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A Tale of Two Courts: Determinants and Consequences of the SEC’s Choice of Enforcement Venue After the Dodd-Frank Act
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|Title:||A Tale of Two Courts: Determinants and Consequences of the SEC’s Choice of Enforcement Venue After the Dodd-Frank Act|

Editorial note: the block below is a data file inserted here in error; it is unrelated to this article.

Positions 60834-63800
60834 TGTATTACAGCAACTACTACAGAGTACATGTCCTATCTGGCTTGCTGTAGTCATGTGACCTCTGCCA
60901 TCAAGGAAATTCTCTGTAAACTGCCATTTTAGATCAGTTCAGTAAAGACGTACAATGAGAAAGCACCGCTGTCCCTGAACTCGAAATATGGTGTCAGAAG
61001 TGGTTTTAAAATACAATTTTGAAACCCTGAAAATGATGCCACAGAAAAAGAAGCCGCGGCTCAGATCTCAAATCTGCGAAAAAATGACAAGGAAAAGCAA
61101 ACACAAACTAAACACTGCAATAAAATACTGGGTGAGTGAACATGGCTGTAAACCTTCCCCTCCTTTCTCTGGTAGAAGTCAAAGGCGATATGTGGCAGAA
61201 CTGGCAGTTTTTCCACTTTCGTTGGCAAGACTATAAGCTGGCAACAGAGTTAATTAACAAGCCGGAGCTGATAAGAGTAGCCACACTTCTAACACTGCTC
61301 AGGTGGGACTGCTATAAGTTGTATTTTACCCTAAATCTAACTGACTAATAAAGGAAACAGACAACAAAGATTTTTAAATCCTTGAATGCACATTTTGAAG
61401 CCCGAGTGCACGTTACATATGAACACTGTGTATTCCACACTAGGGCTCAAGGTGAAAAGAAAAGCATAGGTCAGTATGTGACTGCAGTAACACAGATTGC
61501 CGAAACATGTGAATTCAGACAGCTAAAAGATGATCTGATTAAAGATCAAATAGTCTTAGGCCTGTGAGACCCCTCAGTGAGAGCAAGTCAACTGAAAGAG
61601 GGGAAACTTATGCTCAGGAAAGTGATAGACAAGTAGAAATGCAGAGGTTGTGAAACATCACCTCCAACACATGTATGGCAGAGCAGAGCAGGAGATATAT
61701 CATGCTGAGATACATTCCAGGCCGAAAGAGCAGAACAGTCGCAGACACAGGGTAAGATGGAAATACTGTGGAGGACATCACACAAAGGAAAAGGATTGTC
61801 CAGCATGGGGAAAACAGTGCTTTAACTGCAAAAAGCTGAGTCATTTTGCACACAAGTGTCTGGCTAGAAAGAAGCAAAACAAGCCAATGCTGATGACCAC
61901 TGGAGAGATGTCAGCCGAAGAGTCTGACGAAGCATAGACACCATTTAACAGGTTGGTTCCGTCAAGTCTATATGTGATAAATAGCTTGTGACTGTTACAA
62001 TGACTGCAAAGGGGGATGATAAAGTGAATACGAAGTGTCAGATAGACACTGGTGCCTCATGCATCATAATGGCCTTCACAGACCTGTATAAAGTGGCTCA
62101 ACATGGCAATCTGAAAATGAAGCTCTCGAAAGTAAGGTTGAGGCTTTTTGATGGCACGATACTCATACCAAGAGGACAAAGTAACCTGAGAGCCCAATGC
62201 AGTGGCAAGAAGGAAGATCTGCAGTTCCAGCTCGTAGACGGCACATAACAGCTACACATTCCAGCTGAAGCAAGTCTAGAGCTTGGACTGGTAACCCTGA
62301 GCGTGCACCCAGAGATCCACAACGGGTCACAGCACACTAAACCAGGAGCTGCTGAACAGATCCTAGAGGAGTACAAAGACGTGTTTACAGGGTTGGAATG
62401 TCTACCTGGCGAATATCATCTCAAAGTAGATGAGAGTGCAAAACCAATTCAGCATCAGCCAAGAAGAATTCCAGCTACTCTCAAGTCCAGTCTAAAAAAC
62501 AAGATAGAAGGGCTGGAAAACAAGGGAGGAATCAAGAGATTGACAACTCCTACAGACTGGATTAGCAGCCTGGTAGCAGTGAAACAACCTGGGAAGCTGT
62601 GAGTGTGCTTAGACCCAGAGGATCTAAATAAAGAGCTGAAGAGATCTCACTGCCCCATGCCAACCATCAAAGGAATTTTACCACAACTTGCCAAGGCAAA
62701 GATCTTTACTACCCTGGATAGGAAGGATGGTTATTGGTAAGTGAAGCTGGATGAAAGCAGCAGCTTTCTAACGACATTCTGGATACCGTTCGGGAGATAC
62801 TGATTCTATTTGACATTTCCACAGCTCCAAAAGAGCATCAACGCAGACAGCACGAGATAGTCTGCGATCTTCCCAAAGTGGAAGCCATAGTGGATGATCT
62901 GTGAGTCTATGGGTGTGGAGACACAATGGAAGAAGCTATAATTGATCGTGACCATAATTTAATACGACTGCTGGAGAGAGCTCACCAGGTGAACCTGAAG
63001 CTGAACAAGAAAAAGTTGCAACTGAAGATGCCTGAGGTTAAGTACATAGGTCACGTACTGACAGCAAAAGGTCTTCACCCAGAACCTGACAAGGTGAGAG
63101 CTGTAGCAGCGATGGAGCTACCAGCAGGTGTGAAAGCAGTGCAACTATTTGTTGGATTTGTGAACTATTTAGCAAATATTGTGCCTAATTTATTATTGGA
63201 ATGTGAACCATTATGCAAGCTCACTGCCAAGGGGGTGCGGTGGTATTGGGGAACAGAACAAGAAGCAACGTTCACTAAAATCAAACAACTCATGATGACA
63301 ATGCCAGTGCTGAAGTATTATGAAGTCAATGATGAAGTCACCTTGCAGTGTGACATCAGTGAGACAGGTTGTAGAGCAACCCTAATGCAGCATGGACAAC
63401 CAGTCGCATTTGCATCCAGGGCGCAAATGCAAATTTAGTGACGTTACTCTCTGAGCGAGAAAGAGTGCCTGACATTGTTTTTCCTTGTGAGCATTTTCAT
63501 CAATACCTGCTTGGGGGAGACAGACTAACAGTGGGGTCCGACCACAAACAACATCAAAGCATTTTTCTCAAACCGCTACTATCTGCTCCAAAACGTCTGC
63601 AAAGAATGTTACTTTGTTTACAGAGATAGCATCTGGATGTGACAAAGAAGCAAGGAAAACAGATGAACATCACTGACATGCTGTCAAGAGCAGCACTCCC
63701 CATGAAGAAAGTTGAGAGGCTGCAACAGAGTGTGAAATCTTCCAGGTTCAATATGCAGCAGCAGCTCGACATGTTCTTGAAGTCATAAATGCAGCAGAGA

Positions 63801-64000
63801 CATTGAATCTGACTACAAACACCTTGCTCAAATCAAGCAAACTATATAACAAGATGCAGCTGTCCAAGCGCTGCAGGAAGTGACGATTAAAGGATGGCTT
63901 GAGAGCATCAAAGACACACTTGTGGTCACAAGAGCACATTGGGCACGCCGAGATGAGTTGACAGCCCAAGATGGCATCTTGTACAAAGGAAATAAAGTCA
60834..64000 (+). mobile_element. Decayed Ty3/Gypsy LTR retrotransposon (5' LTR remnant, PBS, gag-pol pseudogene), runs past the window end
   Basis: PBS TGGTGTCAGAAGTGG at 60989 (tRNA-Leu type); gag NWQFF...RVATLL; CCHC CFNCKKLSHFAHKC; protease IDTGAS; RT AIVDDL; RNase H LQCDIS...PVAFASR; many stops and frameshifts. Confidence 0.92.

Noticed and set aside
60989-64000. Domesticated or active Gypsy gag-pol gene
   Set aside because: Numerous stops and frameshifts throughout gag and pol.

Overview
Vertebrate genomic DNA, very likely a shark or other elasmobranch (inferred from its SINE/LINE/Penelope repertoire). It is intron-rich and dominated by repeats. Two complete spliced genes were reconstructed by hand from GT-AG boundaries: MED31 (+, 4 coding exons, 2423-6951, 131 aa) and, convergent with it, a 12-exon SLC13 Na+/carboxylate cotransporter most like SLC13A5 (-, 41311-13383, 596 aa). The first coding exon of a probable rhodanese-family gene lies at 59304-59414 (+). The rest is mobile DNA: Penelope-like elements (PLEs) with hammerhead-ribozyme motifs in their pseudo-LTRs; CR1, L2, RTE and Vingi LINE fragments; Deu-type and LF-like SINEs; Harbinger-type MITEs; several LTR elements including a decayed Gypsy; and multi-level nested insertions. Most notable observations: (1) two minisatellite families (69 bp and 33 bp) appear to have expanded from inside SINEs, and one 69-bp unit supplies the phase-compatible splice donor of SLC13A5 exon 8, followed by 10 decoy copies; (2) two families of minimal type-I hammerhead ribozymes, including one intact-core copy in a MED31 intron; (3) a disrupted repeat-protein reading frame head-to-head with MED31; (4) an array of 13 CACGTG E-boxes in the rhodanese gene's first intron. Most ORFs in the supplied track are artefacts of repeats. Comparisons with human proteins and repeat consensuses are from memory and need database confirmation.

|Abstract:||The Dodd-Frank Act allows the SEC to choose either an internal administrative proceeding or federal district court as an enforcement venue for resolving alleged violations of federal securities laws, granting both venues equal civil enforcement power. I examine the determinants and consequences of the SEC’s choice of enforcement venue after the Dodd-Frank Act. Additionally, I develop a new proxy for political connectedness to measure the frequency and length of meetings between the defendants’ congressional representatives and the SEC chair, using data from the SEC chair’s daily calendars obtained via the Freedom of Information Act. Results show that (1) more material cases are about 30% more likely to be assigned to federal courts than to administrative proceedings, (2) politically connected defendants are about 9% more likely to be routed to administrative proceedings, and (3) defendants are more likely to be routed to administrative proceedings when the SEC’s budgetary constraint is more binding. Moreover, compared to defendants in federal courts, defendants in administrative proceedings are associated with lower monetary penalties. One additional meeting between the defendant’s congressional representatives and the SEC chair corresponds to a 50% decrease in additional monetary penalties imposed on defendants in administrative proceedings. Importantly, administrative proceedings are resolved 17 times faster than federal court cases. This study has at least two implications. First, the SEC’s private incentives affect its enforcement venue selection and possibly enforcement outcomes. When the political and economic costs (benefits) are greater, the SEC is more likely to route cases to administrative proceedings (federal courts). Second, SEC administrative proceedings impose lower litigation costs on both the SEC and the defendants, in comparison to federal courts.|
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